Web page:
All of that led up to early November, when the anticipated rollout of the new meat contract would be able to be used by traders. The famed “pork belly” contracts, which seemed to be icons of futures trading, were first introduced in 1961, but in 2011 were phased out due to minimal interest. In the later years of pork belly trade, open interest remained extremely light, with sometimes days or longer without active volume developing in several contract months. Essentially, no matter how relevant the product or commodity is in its physical realm, critical open interest needs to be seen in futures trade in order to entice traders to stay active in the market. This is the place we find ourselves in with the new and touted pork cutout contracts in December 2020.
Pork cutout contracts have posted moderate price movements during the first month of trade, but generally have traded in-line with the moves in the lean hog futures complex. Total open interest of the well-advertised new complex drew a total open interest of 85 contracts on the first day of trade. Since that time, open interest grew steadily for the first two weeks, but seems to have stalled out near 500 contracts, where open interest has hovered for the week.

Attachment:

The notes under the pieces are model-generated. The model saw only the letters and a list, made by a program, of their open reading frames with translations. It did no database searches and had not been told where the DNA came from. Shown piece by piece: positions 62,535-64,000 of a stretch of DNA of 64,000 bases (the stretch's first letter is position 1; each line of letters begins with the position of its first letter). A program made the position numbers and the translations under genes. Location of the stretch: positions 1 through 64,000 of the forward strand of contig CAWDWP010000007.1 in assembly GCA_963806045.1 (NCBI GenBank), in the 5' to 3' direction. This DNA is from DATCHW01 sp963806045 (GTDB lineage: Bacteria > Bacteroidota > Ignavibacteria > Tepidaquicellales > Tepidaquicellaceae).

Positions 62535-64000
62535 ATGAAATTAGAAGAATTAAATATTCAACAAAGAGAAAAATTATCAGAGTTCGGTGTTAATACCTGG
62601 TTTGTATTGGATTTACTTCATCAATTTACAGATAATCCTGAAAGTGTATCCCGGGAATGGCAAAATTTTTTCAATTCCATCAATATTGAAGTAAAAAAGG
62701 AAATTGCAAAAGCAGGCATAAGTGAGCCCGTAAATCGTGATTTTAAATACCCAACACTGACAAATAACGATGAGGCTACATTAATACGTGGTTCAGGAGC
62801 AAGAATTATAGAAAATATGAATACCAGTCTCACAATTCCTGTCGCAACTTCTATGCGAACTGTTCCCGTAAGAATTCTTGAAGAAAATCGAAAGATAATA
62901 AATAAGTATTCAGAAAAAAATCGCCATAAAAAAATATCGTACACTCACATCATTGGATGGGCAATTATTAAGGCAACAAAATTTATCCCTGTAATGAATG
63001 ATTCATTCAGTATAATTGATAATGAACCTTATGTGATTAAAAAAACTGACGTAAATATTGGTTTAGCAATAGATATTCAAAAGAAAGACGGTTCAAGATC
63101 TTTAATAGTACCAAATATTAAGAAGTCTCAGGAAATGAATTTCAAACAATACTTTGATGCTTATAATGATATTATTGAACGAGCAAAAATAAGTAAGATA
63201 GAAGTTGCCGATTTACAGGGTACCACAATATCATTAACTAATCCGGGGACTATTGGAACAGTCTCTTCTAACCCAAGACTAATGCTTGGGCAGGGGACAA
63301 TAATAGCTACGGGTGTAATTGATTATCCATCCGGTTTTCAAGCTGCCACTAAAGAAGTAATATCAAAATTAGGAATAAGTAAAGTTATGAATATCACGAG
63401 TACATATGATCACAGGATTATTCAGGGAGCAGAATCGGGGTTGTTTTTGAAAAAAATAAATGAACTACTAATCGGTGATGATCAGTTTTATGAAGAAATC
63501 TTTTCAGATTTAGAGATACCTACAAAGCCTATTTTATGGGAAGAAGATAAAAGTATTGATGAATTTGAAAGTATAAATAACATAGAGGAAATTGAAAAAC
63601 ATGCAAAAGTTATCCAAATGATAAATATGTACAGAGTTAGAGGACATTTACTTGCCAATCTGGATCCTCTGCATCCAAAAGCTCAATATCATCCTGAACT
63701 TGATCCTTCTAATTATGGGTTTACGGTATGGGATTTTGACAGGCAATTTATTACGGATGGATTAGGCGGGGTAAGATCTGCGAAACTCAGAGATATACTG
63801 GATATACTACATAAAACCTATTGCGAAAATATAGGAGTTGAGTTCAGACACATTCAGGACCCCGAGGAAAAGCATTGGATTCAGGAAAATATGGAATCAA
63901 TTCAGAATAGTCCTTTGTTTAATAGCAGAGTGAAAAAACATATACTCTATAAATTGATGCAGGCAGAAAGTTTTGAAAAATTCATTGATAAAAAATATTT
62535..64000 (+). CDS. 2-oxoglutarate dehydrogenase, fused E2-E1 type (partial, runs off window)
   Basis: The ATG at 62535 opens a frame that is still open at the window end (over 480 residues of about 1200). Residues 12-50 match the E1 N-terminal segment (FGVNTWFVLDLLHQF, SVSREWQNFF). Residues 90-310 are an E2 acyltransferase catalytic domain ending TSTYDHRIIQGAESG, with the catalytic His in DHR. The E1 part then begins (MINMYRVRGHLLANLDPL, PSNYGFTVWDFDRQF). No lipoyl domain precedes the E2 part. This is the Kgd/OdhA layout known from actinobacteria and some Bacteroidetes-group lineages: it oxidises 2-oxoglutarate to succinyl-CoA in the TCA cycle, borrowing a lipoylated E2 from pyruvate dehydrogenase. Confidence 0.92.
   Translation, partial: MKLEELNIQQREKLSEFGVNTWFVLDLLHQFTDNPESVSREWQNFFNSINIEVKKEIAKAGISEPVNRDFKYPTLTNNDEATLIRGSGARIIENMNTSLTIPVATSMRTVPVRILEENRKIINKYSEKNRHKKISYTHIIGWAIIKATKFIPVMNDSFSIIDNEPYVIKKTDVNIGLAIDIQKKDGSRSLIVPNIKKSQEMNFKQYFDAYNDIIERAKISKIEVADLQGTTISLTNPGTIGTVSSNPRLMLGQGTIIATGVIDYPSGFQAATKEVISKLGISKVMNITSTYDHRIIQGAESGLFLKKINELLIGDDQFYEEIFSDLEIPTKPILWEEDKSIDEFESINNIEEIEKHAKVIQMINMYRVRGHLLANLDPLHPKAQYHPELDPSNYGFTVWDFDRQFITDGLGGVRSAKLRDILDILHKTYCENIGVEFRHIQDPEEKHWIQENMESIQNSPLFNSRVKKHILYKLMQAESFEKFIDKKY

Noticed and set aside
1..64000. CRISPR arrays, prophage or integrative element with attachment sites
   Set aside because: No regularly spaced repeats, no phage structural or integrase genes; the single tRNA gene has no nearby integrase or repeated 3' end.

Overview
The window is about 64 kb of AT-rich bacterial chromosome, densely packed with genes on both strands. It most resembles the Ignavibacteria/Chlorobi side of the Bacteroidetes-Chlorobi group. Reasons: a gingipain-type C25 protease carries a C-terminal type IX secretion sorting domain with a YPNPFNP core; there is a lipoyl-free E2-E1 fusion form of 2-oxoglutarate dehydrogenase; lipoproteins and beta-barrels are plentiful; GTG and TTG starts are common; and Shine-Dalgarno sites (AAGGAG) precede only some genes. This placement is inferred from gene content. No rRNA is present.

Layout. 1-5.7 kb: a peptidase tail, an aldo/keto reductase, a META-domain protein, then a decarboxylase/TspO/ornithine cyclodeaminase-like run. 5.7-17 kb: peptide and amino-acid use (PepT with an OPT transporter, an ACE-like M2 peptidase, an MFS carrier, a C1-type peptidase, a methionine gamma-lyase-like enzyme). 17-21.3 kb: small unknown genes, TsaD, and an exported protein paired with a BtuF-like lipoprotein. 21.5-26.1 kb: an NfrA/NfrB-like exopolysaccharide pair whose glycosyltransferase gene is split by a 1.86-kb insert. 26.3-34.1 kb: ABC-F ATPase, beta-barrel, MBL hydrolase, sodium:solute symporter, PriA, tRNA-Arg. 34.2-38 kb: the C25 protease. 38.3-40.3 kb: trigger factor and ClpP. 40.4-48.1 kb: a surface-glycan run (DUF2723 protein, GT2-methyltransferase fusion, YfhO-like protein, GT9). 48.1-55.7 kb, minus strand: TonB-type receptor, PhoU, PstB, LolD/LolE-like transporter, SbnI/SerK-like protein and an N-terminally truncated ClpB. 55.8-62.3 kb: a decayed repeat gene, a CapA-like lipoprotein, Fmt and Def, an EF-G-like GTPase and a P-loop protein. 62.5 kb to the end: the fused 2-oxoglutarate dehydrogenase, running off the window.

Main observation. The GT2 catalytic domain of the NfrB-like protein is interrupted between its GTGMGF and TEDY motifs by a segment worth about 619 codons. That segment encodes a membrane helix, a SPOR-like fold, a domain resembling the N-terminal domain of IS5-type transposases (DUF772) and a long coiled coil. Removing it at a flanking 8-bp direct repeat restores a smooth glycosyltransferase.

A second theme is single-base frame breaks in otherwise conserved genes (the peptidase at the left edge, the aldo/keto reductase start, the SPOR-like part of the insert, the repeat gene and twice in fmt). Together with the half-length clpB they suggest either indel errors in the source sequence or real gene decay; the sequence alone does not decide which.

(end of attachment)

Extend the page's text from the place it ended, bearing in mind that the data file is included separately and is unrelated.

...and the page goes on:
To be fair to the infant commodity market, it is going to take time for traders to become accustomed to the market. This may still be weeks or months down the road and could lead to underlying support in the first new pork meat futures market in nearly 10 years. But it is also important to understand the differences and challenges that the pork cutout market has to overcome. Futures traders have continued to be reluctant to actively or quickly move into new markets when “old standbys” are still available to meet their needs.
The overall market open interest and volume remains miniscule to the size of lean hog futures contracts, which currently hold total open interest of 200,920 contracts compared to 520 pork cutout contracts. So far during the short 10-year life of the new contracts, nothing significant has stood out between the movements of pork cutout and lean hog contracts; these contracts have generally moved in similar direction. The lack of divergence of the two markets will likely keep traders out of pork cutout values and in the standby lean hog markets.
It is true that a major disruption of pork processing schedules, like we saw during the spring months, could change the course of trader direction and cause pork cutout values to explode, but until that happens, pork cutout futures may continue to view this complex as a niche market.
Rick Kment can be reached at Rick.Kment@dtn.com
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